Research Article

HIV and measures to control infection in general practice.

BMJ 1990; 300 doi: https://doi.org/10.1136/bmj.300.6731.1048 (Published 21 April 1990) Cite this as: BMJ 1990;300:1048
  1. C Foy,
  2. M Gallagher,
  3. T Rhodes,
  4. J Setters,
  5. P Philips,
  6. C Donaldson,
  7. J Bond,
  8. M Moore,
  9. S Naji
  1. Health Care Research Unit, University of Newcastle upon Tyne.

    Abstract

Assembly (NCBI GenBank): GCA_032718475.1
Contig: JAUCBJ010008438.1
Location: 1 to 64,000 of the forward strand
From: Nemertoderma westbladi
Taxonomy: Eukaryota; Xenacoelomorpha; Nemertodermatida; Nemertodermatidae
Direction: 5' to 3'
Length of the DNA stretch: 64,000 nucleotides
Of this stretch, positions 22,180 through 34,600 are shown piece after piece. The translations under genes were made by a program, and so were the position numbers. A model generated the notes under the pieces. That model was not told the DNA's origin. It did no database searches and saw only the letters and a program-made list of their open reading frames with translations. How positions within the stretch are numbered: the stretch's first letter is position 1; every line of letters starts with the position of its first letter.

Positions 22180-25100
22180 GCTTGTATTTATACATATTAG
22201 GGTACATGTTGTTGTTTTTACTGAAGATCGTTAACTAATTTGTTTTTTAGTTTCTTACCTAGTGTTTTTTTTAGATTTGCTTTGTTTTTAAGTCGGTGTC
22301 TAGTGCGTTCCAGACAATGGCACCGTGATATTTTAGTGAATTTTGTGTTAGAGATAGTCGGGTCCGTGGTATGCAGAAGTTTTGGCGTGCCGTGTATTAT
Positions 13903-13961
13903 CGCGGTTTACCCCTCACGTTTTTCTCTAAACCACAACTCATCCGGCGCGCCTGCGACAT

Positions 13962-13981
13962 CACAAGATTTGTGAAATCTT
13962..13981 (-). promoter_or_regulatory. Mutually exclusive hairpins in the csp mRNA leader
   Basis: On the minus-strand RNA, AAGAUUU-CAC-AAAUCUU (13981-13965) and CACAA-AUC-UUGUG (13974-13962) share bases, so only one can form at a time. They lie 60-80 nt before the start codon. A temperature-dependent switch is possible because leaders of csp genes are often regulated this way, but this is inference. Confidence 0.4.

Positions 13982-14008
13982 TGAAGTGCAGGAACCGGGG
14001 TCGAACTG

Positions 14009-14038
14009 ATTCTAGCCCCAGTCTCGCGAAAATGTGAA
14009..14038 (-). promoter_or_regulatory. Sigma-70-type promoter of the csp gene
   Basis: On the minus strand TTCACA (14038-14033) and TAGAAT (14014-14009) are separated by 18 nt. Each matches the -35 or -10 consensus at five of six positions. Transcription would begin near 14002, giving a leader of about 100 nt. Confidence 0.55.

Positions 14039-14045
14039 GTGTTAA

OBJECTIVE--To assess the impact of HIV on procedures to control infection in general practices. DESIGN--A postal questionnaire survey. SETTING--General practices throughout Britain. SUBJECTS--5359 General practitioners, 3429 (63.9%) of whom returned the questionnaire. MAIN OUTCOME MEASURE--Response to questionnaire on knowledge about HIV and policies for controlling infection. RESULTS--Most doctors (2018) had started to wear gloves when taking blood. Almost half (1510) had not resheathed needles previously but a further 776 had adopted this policy because of HIV. Over half of the doctors did not know or were unsure about the risk of infection from needlestick injuries, and 1759 had no practice policy for controlling infection. CONCLUSIONS--Many doctors are uncertain about measures to control infection in general practice. More information and advice are needed to help doctors develop policies to protect patients and staff.